The debate concerns the relationship of Jesus to his Father. His enemies listen for any misstatement, any slip of the tongue of our Lord, that they might pounce and score some debate points. Jesus tells them that they need to open their minds and stop thinking in such a small, earthly scale. Meanwhile, others are listening, considering and trying to decide for themselves about Jesus. Finally, Jesus says to his enemies, “When you raise me up, then you’ll know who I am.” The “raise me up” phrase is crystal clear to his listeners. Jesus is talking about crucifixion. In this culture, to be “raised up” is a very bad thing. Even as his enemies prepare for more debate and the crowd tries to digest what Jesus is saying, he continues. When he is “raised up,” as bad as that is, his Father won’t abandon him. Even to crucifixion Jesus will take joy in pleasing his Father. At this point, many in the crowd are convinced. If Jesus is willing to obey his Father even to a cross, and if he believes that even at such a terrible moment the Father will be faithful to him, they will believe in him. Such confidence and such a level of commitment is compelling. Once in a while I happen upon some profane, blasphemous use of the cross. The enemies of Christ are still among us and they think that the cross is silly or proof of weakness and defeat. For many, though, it’s convincing and compelling. In this passage, even before Jesus actually goes to the cross, it’s the cross that convinces them to follow. Never question the power of the cross.
Take Away: The cross convinces us of Christ and his ability to transform our lives.
This angel got the job all the angels wanted
Matthew 28: He rolled back the stone and then sat on it.
This angel is pretty cool. He’s supernatural, coming down out of heaven. He’s majestic with shafts of light blazing out of him. He’s powerful, rolling away the stone. Then, what does he do? He has a seat on the stone he speaks calmly and reassuringly and matter-of-factly to the women. It’s almost as though they don’t know whether to bow down to him or invite him out for breakfast. Then the resurrected Jesus makes his appearance. It’s the same way. Here’s the victor over death, freshly raised from the grave; yet he greats them with a cheery “good morning” as though they are just old friends who happen to meet at the mall. The women, though, know just what to do in this case. They bow before him. Jesus, still in an apparent light hearted mood tells them not to be afraid, but to go and tell the disciples that “plan A” is still in order and they’re to meet him at the designated spot in Galilee. This first Easter morning is awesome — holy. It’s also happy, joyous, and just a little light hearted. It’s an interesting balance and the Church should do all it can to capture this wonderful mixture as it proclaims the resurrection of Jesus.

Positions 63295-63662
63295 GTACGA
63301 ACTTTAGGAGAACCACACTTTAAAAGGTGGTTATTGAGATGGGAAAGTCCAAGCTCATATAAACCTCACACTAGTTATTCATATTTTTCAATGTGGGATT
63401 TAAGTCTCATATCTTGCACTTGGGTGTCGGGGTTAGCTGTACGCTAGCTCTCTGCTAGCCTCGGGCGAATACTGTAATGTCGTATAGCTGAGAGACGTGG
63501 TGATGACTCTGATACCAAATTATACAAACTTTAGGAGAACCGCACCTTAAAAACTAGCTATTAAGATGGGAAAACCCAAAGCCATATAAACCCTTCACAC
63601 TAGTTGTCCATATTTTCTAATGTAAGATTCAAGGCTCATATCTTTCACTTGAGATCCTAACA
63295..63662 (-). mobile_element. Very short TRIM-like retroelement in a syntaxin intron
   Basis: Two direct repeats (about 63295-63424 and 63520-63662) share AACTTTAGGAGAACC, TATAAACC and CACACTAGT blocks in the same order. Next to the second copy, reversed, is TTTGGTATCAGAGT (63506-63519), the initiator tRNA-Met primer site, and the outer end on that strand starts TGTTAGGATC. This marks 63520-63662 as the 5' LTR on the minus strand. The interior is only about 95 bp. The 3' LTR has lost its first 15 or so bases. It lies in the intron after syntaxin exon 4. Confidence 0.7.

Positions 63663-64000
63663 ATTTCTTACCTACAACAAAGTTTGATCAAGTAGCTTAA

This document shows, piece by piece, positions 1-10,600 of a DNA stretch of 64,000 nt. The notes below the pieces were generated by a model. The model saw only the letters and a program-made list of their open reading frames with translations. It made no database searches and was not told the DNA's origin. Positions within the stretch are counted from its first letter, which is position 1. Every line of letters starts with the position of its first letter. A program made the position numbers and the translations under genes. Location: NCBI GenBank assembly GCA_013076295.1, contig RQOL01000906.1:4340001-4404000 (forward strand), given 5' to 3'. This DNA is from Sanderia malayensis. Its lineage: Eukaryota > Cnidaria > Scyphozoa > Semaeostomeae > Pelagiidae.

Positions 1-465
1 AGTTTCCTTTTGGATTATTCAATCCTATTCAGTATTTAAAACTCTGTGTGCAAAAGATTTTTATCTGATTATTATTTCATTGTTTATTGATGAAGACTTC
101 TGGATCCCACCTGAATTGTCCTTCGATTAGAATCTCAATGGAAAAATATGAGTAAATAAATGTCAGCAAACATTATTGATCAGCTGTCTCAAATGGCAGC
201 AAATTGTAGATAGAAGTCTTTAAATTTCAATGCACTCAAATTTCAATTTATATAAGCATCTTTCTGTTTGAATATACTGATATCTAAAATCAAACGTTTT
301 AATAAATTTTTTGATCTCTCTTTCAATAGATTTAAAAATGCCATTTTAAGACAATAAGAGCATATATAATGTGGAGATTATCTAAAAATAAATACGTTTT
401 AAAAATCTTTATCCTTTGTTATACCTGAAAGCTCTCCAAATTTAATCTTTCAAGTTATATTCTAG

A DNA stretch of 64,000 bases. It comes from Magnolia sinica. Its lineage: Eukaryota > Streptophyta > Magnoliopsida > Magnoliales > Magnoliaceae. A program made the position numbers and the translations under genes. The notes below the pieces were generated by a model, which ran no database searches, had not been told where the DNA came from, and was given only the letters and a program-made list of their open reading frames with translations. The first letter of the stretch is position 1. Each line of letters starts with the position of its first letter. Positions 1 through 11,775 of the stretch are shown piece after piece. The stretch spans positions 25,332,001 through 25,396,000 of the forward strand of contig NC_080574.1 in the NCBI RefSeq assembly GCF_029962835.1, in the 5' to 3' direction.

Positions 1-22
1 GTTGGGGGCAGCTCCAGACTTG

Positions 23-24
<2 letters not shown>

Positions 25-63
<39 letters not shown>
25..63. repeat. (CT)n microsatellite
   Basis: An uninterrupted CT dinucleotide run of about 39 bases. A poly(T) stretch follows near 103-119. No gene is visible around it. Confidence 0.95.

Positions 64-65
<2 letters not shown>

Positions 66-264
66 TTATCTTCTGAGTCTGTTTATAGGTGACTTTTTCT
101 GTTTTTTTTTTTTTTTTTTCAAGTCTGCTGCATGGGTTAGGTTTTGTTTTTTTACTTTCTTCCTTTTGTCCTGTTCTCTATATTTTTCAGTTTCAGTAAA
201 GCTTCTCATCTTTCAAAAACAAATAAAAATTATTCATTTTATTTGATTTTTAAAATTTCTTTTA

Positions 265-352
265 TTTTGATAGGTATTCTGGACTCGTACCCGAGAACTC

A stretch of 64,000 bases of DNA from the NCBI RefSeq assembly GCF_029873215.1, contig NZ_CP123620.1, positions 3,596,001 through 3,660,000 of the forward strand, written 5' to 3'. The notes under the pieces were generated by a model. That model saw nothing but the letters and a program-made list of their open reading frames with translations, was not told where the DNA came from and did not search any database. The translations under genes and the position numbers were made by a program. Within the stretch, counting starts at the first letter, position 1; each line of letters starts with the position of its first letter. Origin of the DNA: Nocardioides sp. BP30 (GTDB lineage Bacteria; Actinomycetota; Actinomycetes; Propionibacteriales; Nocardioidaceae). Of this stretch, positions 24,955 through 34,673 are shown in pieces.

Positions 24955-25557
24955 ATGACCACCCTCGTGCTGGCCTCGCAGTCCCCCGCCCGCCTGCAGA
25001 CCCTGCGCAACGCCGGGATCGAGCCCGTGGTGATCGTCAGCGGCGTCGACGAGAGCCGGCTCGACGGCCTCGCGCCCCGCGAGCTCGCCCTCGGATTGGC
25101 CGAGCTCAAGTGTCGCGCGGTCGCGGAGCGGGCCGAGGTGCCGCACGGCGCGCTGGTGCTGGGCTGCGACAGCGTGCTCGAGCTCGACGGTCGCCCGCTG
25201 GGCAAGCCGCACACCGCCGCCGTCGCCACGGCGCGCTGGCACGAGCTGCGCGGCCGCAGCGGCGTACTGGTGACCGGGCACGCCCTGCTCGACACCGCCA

Take Away: It’s the resurrection that makes Christianity the happy, hope-filled religion that it is.
God, enjoying life with me
Ecclesiastes 9: God takes pleasure in your pleasure!